What did that person’s glance mean? Why did so-and-so use that turn of phrase? Did that person’s comment imply a judgment on me? Should I wash my hands again? What if I’m not masked up? Is she/he reading me wrong? Do they think I am hitting on them? Is that thing I said actually true? Did my words come out right? What’s that clicking sound mean? Do I have a fever? Can my neighbors hear the movie I’m watching. Are they laughing at me? Who am I making angry? Who am I disappointing?
Today the wind gusted strong enough to knock over trees. I usually enjoy being outdoors in severe weather—Bring on the thunderstorms and blizzards! Bring on the hellish humidity!—but wind is a nuisance when performing alone. But I channeled Victor and went out anyway. Spent the entire threeish hours squinting as I worked through some of West Central and Nettleton (Nettleton’s Addition is a sub-neighborhood of West Central).
The West Central Spokane district was originally plotted in 1887. Most of the homes were built between 1900 and 1912. West Central started as a railyard and played a central part in the streetcar era. There are still parallel tracks cutting down the center of some of the long streets.
West Central grew fast, then suffered extensively when the thriving railroad industry lost steam. Homes fell to disrepair, property values plummeted, and the neighborhood traded its original allure for crime and disenchantment.
One of my favorite singer/songwriters, Willy Vlautin and his band, Richmond Fontaine, wrote a song called “Three Brothers Roll into Town.” There’s a line that goes like this: “They drive to the biggest city that they’ve ever been / They stay in a basement room with their cousin / In a part of town called Felony Flats / The cousin’s out of work / They sleep on the floor in sleeping bags.”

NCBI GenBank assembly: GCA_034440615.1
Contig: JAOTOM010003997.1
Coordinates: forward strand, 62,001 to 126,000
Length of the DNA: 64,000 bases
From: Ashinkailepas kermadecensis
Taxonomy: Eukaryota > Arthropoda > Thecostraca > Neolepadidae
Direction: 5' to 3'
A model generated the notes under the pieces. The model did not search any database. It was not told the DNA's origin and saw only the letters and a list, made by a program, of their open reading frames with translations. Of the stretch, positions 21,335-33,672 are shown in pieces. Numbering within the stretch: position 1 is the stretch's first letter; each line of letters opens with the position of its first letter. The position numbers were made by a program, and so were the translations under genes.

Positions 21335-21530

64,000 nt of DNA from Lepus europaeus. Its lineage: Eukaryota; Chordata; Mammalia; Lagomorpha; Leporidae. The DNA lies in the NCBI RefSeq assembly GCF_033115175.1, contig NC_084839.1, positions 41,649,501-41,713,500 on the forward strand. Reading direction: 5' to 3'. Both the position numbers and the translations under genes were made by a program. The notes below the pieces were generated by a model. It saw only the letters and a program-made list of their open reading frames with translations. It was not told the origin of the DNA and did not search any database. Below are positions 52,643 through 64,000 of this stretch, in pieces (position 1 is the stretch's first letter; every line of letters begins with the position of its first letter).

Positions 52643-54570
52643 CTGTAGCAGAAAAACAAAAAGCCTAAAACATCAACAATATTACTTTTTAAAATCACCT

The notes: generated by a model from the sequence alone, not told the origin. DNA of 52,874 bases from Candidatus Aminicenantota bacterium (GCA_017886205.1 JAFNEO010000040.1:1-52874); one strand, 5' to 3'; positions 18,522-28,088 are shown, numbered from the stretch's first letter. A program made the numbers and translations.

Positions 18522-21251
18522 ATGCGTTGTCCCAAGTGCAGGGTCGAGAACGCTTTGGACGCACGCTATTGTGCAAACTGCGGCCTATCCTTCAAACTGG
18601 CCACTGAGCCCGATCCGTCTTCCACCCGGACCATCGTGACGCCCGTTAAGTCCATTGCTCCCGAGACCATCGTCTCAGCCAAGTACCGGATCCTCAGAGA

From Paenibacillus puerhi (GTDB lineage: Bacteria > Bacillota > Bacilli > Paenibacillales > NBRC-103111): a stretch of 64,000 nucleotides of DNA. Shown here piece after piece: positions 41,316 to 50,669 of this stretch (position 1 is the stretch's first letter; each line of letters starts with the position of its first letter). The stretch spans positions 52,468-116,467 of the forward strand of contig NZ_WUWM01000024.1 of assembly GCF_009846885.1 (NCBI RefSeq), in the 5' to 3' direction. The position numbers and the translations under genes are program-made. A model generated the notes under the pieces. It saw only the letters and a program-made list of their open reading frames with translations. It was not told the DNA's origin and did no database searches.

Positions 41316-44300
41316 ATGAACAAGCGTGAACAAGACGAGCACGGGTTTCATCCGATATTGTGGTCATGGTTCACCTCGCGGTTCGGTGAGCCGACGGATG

This downtrodden “Felony Flats,” as mentioned in Vlautin’s song, likely refers to Spokane’s West Central neighborhood.
These days, like so many other areas undergoing extreme “revitalization” (read: gentrification), an area that was once feared is now being exploited. Frankly, it’s easy to assume that what’s now called Kendall Yards (which always makes me think of the Kardashians) has always been Kendall Yards. But it hasn’t.
I work for a company that does business in a gorgeous retail building in Kendall Yards. Unless you venture north a few blocks, the memories of old West Central remain hidden like bones. And though ornate facades, specialty shops, and weekly farmer’s market serves an eager community of shoppers and folks out for a walk, the newness is also soulless, as is often the case when the main driver is more and more green paper.
But after spending too much time on these thoughts, I left them alone. Didn’t want to mess up a good walk.
There’s a part of Hillyard called Dogtown. Unpaved streets lead me past ancient workshops and busted up cars, past homes held up by duct tape and good intentions.
There’s a tap house tucked within that’s barricaded by a gleaming chrome chain of Harley Davidsons. As the occasional biker rumbled past, I squinted to see what club was advertised on their leather back. One group of four riders wore Hell’s Angels colors.
As I walked the perimeter of a junkyard, the largest German Shepherd I’ve ever seen did all it could to attack me through the cyclone fence. Spit shot from its mouth as it barked until it was hoarse, then it stalked me—coursing through and around salvaged cars and giant mountains of rust and rubbish, breathing heavily, until another surge of energy brought it back to life. I tried to ignore it. Moved off the sidewalk and into the street so I wouldn’t aggravate it further. But it didn’t matter. It worked hard to terrify me away.
As I walked the block, I worried there might be a gap in the fence big enough to fully unleash the dog’s wrath. Given a chance, I’m pretty sure this dog would have torn off my limbs. Just doing its job.